The judge ruled: "So on the evidence I have here, I am satisfied that this man is, indeed, a certified [service ?] manager of the Ford dealership over a period of years and whatever his experience is, whatever his knowledge is incidental to that world. As far as his qualifying as an expert to give his opinion about anything other than the ordinary mechanics of the running of the service department, as he has described it to me, I have concluded that he is not an expert" (emphasis added). Counsel for the plaintiffs observed that "[h]e hasn't given any testimony, yet," and the judge then indicated that he would not permit counsel to "proceed in any direction."

This was too sweeping a prohibition. Such total foreclosure is inconsistent with Mudie's experience as accepted by the trial judge. Thus in describing "the ordinary mechanics of the running of the service department" Mudie testified that a good part of his work was "diagnostic" which he defined as "evaluating a problem that a customer might have on the automobile, evaluating that problem, more or less as quickly as possible, while he is there. Explain to him what it would need." As part of this "diagnostic" work he would road test vehicles when people came in with complaints. He was asked, "People come to you and complain of noises in various parts of the car and you take a road test; is that correct?" He answered, "Constantly." He also replied in the affirmative to the question, "And you evaluate where the problem is and what the problem is and assign it?"

There may well be certain areas concerning the cause of the break in the bearing with reference to which Mudie might reasonably have been held to be unqualified as an expert, but that did not warrant complete exclusion of his testimony. See Southwick v. Massachusetts Turnpike Authy., 339 Mass. at 671. One can obviously qualify as an expert

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concerning some matters but not concerning other related matters. Leach & Liacos, Massachusetts Evidence 97-98 (4th ed. 1967). See Commonwealth v. Seit, 373 Mass. 83 , 91-92 (1977). Mudie was not being called upon to give his opinion as to what caused the bearing to break. The plaintiffs specifically disavowed this purpose, and the emphasis of their offer of proof was on the manifestations which would precede the detachment of the defective wheel and axle. The plaintiffs offered to show, among other things, that, given the broken bearing, a noise becoming progressively louder would have been produced well before the assembly became detached and would have warned Dias that something was amiss. Mudie's empirical expertise [Note 2] clearly qualified him to testify at least to the probability of such a manifestation -- regardless of his lack of formal training in metallurgy or the like. Cunningham v. Gans, 507 F. 2d 496, 500 (2d Cir. 1974). Moran v. Ford Motor Co., 476 F. 2d 289, 291 (8th Cir. 1973). See Olsen v. New England Fuel Transp. Co., 251 Mass. 389 , 392 (1925); Varney v. Donovan, 356 Mass. 739 (1970); Wilborg v. Denzell, 359 Mass. 279 , 283 (1971).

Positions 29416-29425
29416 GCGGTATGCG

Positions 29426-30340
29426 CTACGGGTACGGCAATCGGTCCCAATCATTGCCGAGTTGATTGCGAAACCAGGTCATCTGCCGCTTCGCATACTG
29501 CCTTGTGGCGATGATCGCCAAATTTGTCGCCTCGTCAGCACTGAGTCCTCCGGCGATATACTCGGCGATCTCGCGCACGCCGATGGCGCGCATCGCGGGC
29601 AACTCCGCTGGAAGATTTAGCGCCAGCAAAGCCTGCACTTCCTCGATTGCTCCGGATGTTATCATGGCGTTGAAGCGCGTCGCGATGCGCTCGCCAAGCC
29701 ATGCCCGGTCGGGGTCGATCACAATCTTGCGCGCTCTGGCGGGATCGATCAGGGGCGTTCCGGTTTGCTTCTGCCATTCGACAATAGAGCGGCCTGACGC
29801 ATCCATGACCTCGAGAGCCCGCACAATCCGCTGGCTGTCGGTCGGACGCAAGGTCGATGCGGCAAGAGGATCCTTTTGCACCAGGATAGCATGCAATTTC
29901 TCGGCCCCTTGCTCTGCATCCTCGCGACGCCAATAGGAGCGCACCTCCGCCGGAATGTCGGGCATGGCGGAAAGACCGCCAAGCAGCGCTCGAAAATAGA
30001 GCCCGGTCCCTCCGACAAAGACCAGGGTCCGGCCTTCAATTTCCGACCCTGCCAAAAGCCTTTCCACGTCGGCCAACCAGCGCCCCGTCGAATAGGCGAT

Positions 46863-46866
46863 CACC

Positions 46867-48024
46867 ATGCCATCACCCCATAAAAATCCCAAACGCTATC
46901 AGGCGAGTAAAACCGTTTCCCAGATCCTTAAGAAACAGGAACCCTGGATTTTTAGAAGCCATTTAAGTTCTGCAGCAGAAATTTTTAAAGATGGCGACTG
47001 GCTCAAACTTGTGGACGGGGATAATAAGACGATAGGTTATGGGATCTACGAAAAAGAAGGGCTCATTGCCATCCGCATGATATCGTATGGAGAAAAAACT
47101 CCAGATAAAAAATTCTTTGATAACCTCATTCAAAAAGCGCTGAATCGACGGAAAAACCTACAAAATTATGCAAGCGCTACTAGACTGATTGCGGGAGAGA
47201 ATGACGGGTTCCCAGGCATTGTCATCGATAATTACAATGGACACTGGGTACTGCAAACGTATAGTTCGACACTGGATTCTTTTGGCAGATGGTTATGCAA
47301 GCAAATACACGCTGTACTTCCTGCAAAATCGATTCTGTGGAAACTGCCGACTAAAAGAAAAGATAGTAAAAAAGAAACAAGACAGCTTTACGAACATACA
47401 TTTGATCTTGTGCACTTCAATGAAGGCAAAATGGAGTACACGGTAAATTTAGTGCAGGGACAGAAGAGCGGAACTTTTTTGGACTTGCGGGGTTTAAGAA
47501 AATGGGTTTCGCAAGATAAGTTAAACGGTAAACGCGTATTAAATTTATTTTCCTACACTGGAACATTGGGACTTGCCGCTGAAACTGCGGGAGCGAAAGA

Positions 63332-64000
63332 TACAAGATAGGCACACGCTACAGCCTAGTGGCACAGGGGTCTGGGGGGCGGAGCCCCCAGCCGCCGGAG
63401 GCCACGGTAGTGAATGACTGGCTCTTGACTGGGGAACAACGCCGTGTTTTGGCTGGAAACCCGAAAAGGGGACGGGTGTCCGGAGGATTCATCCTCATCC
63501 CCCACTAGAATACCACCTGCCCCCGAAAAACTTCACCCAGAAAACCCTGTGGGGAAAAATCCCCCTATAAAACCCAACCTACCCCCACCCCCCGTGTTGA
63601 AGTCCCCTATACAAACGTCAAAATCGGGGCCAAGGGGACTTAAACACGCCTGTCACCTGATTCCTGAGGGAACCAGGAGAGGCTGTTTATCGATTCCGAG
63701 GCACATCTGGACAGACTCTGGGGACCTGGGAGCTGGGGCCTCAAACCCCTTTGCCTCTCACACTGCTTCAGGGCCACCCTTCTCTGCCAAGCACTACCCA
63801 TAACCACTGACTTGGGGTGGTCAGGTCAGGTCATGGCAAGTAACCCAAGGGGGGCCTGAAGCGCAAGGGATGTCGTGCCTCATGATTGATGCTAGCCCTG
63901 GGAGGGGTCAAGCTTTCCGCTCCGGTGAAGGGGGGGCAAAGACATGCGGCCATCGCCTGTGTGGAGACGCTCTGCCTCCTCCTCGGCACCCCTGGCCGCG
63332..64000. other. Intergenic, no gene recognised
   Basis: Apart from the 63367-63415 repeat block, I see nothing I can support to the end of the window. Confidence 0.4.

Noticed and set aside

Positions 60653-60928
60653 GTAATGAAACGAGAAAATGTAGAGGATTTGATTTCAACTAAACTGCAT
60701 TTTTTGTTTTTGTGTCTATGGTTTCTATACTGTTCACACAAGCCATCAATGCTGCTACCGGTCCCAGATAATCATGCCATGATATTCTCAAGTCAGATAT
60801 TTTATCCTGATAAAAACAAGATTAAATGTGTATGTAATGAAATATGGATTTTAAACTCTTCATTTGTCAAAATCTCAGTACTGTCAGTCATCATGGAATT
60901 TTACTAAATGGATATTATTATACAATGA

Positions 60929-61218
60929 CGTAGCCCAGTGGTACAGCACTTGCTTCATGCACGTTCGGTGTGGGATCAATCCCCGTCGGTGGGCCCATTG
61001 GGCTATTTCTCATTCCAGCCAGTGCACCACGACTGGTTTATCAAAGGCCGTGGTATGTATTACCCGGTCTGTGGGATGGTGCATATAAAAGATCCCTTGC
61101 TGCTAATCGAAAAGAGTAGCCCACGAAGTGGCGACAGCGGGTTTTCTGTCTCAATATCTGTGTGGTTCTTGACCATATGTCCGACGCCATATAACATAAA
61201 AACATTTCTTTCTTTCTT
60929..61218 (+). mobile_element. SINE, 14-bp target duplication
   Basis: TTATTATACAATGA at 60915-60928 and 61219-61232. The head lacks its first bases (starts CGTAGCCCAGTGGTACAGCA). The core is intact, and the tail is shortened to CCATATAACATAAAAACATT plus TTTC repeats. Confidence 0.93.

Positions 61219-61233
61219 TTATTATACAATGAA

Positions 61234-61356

We need not consider Dias' motion for a directed verdict, since he does not contend that he would have been entitled thereto if Mudie had been permitted to testify. Nor need we deal with other rulings on evidence which the plaintiffs have argued, since they may arise (if at all) in a different context.

2. The plaintiffs' brief does not appear to press their appeal from the judgment in favor of Cohasset. No argument is made concerning the directed verdict in favor of Cohasset;

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nor do the plaintiffs make any argument relative to Cohasset on the evidentiary rulings.

Accordingly, the judgment entered in this case is reversed; a judgment is to be entered for Cohasset on counts five, six, and nine of the plaintiffs' complaint. The case is to stand for trial on counts one, two and seven of the complaint against Dias and on the third-party complaint by Dias.

So ordered.


FOOTNOTES

[Note 1] The defendant is not aided by the formulation of the standard for review in Langis v. Danforth, 308 Mass. 508 , 510 (1941) -- also found in Rubin v. Arlington, 327 Mass. 382 , 385 (1951) -- viz.: "Except in rare instances where, as matter of law, the exclusion of the proffered evidence would be unwarranted, the preliminary question of the qualification of a witness called as an expert must rest with the trial judge." This formulation does not preclude reversal in "cases where the decision of the trial judge is plainly erroneous . . . ." Rubin v. Arlington, supra at 384-385, citing among others the Langis case. Cf. Commonwealth v. Seit, 373 Mass. 83 , 91-92 (1977).

[Note 2] We note that in addition to a lifetime of experience with motor vehicles culminating in his work as a service manager for Ford dealerships for the past twenty-seven years, Mudie, according to his undisputed testimony at the voir dire, held a certificate issued by the Commonwealth to teach automotive engineering in vocational training programs and had attended about 20 to 25 one-to-three day programs at the Ford Motor Company factory with reference to mechanical work. He had also testified as an expert in prior court proceedings in Massachusetts.